Robert Snodgrass eager to end losing run against England

Robert Snodgrass during training at Mar Hall ahead of Scotland's World Cup qualifier against England.
Robert Snodgrass during training at Mar Hall ahead of Scotland's World Cup qualifier against England.
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In comparison to most other Scottish players from recent years, Robert Snodgrass is becoming well versed in playing England. Saturday’s World Cup qualifier will be his third senior appearance against the Auld Enemy in four years.

Were it not for injury, this weekend’s clash would be his fourth. He also played in a youth-team international where his current West Ham teammate and skipper, Mark Noble, was in the opposite side.

But Snodgrass is still in search of a first victory. Noble’s team earned the win in that first appearance while England emerged victorious in the recent meetings, including November’s 3-0 victory at Wembley.

Nevertheless, Snodgrass is contemplating Saturday’s Hampden assignment with obvious relish. There will be no better time or place to halt this run of losses and secure a place in history.

“I love the feeling of playing against them,” he said. “I love it. The rivalry has always been there, with your parents bringing you up [so that] when England were playing you would get the opposite team’s top on and all that stuff. You would be cheering on that team.

“It’s the way we have always been brought up and it’s no different now,” he added. “When you get the chance to play against them it’s big and it’s one we are all looking forward to. You don’t focus on that and what people are saying.

“You are going in there believing you can get a result because you are so up for the game. The passion and drive is attached to it. You don’t even think about anything other than beating England. People will remember you for years to come it if happens because there aren’t too many times it has 
happened.”

Despite suffering a series of defeats against England Snodgrass hasn’t developed an inferiority complex – and nor should he have. He has distinguished himself in the English Premier League for a number of years, at Norwich City, Hull City and now West Ham United, the club he joined in January for £10.2 million.

“I have never ever had that sort of feeling since I went down to England,” he said. “I have always had that drive inside my stomach and that burning feeling to get the success you want to achieve as an individual and to keep hitting targets. I want to keep driving forward. I have never had the feeling of being feart of this player or that player.”

Snodgrass is used to playing against the cream of English football. Almost every club in the Premier League would happily have him in their squad. But he is one of only a select few Scots operating in the English top flight. There are precious few others with the same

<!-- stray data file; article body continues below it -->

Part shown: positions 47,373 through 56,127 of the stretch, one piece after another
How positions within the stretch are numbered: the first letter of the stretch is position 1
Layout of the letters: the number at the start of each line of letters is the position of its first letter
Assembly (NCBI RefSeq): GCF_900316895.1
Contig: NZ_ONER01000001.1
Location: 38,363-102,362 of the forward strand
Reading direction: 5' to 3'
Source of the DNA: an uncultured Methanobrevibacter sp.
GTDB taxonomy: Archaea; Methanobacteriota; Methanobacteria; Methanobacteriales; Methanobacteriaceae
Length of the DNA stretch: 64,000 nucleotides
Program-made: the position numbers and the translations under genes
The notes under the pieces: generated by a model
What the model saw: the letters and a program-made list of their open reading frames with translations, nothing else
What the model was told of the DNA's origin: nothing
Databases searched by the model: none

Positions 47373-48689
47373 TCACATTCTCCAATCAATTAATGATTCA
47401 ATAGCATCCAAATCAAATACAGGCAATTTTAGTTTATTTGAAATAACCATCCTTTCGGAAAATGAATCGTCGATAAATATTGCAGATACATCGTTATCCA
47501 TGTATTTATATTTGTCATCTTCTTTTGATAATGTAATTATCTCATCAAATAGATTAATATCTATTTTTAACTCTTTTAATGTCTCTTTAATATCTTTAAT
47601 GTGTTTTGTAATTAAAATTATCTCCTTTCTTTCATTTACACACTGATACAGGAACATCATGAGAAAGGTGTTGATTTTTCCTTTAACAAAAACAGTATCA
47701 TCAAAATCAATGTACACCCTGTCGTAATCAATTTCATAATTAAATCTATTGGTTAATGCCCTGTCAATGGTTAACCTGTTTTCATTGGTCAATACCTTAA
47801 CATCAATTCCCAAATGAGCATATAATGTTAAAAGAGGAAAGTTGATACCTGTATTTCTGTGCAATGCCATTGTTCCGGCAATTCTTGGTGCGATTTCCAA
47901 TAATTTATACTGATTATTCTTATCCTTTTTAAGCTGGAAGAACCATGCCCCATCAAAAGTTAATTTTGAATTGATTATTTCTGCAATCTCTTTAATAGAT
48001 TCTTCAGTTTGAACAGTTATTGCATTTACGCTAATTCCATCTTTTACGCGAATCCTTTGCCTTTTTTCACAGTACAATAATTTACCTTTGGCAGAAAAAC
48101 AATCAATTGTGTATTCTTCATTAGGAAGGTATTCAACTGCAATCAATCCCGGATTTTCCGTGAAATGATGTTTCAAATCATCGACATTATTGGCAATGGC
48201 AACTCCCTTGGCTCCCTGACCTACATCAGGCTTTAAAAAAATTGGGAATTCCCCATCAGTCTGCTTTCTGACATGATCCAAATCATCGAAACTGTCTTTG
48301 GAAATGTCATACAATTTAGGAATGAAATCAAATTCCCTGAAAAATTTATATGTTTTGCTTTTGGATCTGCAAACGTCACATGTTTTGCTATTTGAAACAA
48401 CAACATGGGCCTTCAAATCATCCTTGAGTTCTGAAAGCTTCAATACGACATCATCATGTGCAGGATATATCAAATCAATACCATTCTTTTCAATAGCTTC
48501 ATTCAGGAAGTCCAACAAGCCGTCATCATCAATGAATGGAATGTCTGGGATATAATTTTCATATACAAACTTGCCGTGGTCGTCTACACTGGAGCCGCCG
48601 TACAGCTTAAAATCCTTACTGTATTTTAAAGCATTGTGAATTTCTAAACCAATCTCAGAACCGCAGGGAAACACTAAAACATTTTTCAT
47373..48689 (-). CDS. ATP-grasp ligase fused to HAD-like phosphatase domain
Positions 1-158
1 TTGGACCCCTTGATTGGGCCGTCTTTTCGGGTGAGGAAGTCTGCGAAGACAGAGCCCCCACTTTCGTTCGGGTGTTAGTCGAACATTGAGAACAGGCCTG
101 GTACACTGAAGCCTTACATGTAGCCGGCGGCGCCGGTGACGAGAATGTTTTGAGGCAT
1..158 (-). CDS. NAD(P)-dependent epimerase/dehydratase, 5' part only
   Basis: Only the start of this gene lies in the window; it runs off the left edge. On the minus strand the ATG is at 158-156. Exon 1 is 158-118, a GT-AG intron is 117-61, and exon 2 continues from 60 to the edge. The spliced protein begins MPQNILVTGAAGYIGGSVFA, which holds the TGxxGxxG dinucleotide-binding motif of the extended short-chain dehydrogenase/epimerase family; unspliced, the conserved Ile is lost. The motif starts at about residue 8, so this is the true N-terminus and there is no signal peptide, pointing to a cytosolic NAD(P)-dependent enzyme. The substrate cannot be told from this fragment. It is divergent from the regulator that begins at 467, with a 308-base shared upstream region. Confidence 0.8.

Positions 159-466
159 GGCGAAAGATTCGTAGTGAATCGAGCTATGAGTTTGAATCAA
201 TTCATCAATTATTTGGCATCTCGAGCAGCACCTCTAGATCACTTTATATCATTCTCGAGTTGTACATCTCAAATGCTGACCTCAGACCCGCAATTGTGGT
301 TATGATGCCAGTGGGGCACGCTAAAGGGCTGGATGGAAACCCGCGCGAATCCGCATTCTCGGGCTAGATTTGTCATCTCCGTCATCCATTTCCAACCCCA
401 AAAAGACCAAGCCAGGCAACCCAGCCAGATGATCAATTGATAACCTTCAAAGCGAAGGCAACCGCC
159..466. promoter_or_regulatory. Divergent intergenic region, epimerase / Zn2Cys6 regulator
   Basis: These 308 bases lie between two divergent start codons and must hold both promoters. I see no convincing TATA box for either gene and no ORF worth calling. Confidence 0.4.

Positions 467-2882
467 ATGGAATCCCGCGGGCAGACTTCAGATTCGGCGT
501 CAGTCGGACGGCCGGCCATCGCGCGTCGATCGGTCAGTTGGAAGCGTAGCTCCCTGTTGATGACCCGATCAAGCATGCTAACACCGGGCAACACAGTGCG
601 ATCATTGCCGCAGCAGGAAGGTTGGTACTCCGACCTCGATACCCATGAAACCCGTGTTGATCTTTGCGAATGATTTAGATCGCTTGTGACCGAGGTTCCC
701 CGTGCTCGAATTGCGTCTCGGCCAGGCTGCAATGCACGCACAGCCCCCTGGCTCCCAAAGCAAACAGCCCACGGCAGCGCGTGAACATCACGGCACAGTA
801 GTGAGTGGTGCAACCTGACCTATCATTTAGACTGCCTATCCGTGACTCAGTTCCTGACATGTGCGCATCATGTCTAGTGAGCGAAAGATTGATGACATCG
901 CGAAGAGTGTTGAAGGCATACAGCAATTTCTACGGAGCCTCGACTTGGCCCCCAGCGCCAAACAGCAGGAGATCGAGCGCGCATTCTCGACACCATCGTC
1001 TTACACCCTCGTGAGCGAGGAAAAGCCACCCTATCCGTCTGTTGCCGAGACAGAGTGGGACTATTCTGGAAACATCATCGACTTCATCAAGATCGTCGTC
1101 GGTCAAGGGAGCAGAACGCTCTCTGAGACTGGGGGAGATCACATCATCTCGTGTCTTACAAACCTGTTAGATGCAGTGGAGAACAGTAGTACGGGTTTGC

pedigree.

“You don’t focus on that and what people are saying,” he said, when asked about the obvious gulf in quality between England and Scotland.

“You are going in there believing you can get a result because you are so up for the game. You can sit and say ‘that’s Scottish fitba’ if we go and beat them. We have good players playing at a good 
level, so let’s go out and express 
ourselves.

“You have got lads who have won 
trebles and the confidence of those lads can’t be any higher,” he noted. “For 
anybody when you play for that personal pride in yourself and you don’t want to let your team-mates down and you want to do your best for them and yourself. If we can do that it could really drive the country forward to get the result we want.”

That didn’t quite happen in the last meeting at the end of last year, when Scotland were undone by three headers in a 3-0 defeat. But, while the defeat sounded emphatic, Scotland received some plaudits for the way they played. Snodgrass believes the scoreline did not reflect the play and is backing 
Scotland to rectify matters this weekend. The clash at Wembley provided some evidence that England are 
vulnerable.

“It was shocking, what happened down there, to be quite honest with you,” he said. “There were probably only three moments and a three-minute difference between the teams.

“Had we taken our chances we could have been victorious at Wembley,” 
he added.

“However, that’s why these lads [England] are at the top at every level and in every position because they are guys who can score goals at any minute. But they can be got at.”